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Court of Appeals Decisions

ACLU v. DOJ, Nos. 10-4290, 10-4289, 10-4647, 10-4668, 2012 WL 1829579 (2d Cir. May 21, 2012) (Wesley, J.). Holding: Reversing the district court's judgment insofar as it required disclosure of portions of two memoranda prepared by OLC and transcripts of an in camera, ex parte proceeding; and affirming the district court's determination with respect to the withholding of records and a photograph pursuant to Exemption 3. The Second Circuit agrees with both parties that "the district court's compromise, whereby the Government could avoid public disclosure of the redacted information by substituting a purportedly neutral phrase composed by the court, exceeded the court's authority under FOIA" because "FOIA does not permit courts to compel an agency to produce anything other than responsive, non-exempt records." The Second Circuit finds that "[i]f the Government altered or modified the OLC memoranda in accordance with the compromise, the Government would effectively be 'creating' documents – something FOIA does not obligate agencies to do." Moreover, the Second Circuit determines that "[t]he district court's apparent reliance on the Classified Information Procedures Act . . . as a basis for the compromise was erroneous" because that law "applies exclusively to criminal cases."

District Court Decisions

National Security Counselors v. CIA, Nos. 11-443, 11-444, 11-445, 2012 WL 4903377 (D.D.C. Oct. 17, 2012) (Howell, J.). Holding: Concluding that plaintiff has standing to pursue certain claims under FOIA and the APA; granting CIA's motion to dismiss on certain claims and denying CIA's motion to dismiss for certain claims. The plaintiff sought "database listings sorted by various criteria." The court finds that when responding to a request for "aggregate data," an agency "need not create a new database or reorganize its method of archiving data," but also notes that "searching that database does not involve the creation of a new record." The court continues that "sorting a pre-existing database of information to make information intelligible does not involve the creation of a new record." "[I]t is just another form of searching that is within the scope of an agency's duties in responding to FOIA requests." However, a request for a "listing or index of a database's contents that does not seek the contents of the database, but instead essentially seeks information about those contents, is a request that requires the creation of a new record, insofar as the agency has not previously created and retained such a listing or index." After analyzing the issue, the court concludes that the plaintiff's claim regarding the existence of a policy and practice concerning database listings is insufficient because it is based on a single request which "could just as easily have been an isolated incident."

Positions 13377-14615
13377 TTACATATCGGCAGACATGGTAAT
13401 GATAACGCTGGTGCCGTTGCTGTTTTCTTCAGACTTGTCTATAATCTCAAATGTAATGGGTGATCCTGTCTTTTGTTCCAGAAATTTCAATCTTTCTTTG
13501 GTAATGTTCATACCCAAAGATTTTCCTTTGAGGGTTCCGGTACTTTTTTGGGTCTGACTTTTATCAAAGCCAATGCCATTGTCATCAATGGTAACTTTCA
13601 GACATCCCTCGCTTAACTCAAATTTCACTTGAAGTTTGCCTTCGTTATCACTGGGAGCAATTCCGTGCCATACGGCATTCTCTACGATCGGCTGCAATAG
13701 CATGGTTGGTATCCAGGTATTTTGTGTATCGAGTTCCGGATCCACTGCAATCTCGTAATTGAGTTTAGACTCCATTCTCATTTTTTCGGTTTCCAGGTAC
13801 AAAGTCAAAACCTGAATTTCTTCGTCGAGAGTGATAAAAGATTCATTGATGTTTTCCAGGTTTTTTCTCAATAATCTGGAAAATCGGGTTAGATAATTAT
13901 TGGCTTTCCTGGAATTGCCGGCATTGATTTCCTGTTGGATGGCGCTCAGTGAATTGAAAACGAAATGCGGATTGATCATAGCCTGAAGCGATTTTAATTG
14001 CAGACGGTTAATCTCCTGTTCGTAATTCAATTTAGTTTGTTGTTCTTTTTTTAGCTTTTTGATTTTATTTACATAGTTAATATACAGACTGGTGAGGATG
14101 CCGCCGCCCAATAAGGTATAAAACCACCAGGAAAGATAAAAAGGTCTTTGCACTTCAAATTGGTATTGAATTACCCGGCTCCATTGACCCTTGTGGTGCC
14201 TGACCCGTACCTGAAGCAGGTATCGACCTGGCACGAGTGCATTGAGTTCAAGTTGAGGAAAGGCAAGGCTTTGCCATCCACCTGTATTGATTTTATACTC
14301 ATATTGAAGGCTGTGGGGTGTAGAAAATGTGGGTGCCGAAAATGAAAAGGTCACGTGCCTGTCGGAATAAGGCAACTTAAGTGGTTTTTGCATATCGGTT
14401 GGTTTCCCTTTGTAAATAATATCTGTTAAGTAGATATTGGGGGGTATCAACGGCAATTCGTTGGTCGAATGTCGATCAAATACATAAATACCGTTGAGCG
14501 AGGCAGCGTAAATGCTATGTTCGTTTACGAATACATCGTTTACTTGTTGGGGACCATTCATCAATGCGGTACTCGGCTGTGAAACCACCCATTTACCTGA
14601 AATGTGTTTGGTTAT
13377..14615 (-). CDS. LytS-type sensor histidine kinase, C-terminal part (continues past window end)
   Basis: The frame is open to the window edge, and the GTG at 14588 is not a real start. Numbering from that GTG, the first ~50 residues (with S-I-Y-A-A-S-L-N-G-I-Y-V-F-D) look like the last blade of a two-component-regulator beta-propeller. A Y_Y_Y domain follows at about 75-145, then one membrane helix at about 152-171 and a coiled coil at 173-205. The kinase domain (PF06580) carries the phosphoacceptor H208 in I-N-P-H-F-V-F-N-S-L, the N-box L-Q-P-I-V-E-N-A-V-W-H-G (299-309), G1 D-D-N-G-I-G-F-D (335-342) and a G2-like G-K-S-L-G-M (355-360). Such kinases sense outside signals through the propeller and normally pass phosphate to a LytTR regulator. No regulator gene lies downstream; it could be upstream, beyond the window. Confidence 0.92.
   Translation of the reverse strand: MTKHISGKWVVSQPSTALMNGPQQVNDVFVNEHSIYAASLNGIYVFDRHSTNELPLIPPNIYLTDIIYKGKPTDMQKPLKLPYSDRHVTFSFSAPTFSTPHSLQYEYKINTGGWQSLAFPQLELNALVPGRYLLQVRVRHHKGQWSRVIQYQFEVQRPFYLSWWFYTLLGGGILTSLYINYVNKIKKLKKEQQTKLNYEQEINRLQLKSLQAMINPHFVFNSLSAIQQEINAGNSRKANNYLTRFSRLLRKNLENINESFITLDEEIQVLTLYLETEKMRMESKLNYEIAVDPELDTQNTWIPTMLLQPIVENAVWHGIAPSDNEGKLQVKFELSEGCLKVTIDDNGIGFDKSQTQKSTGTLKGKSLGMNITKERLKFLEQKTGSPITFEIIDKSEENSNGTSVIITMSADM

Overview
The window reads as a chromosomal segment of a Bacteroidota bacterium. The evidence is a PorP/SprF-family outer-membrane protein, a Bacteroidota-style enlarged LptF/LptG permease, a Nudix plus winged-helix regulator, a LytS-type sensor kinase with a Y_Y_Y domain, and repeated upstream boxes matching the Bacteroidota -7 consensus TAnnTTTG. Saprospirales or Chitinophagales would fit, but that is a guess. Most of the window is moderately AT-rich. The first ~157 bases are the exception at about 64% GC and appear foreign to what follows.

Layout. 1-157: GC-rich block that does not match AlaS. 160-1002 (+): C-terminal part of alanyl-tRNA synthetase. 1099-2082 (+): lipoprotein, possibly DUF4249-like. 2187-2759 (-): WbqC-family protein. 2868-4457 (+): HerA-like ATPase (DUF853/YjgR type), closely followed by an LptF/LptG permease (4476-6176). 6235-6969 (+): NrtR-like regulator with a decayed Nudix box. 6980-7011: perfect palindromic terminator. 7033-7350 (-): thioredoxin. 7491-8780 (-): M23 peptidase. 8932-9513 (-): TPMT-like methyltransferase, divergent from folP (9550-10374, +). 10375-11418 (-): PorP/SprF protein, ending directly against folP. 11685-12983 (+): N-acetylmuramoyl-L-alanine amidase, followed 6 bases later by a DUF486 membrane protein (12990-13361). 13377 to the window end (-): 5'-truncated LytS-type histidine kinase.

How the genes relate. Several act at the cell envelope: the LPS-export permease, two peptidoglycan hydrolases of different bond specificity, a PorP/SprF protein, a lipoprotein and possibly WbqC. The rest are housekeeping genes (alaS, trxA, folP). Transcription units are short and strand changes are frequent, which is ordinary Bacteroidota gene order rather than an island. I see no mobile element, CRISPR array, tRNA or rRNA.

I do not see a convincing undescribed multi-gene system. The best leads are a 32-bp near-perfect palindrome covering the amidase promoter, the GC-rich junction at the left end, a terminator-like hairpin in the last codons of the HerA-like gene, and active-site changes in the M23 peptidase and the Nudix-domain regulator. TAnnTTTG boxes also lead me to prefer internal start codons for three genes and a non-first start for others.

Thompson v. DOJ, No. 11-272, 2012 WL 1066729 (D.D.C. Mar. 30, 2012) (Walton,J.). Holding: Granting FBI's motion for summary judgment on the basis that it conducted an adequate search and properly justified its claims of Exemptions 7(C) and 7(E). The court further notes that beyond demonstrating an adequate search, "[t]he FBI is under no obligation under the FOIA to respond to questions... or to authenticate documents produced in response to a FOIA request."

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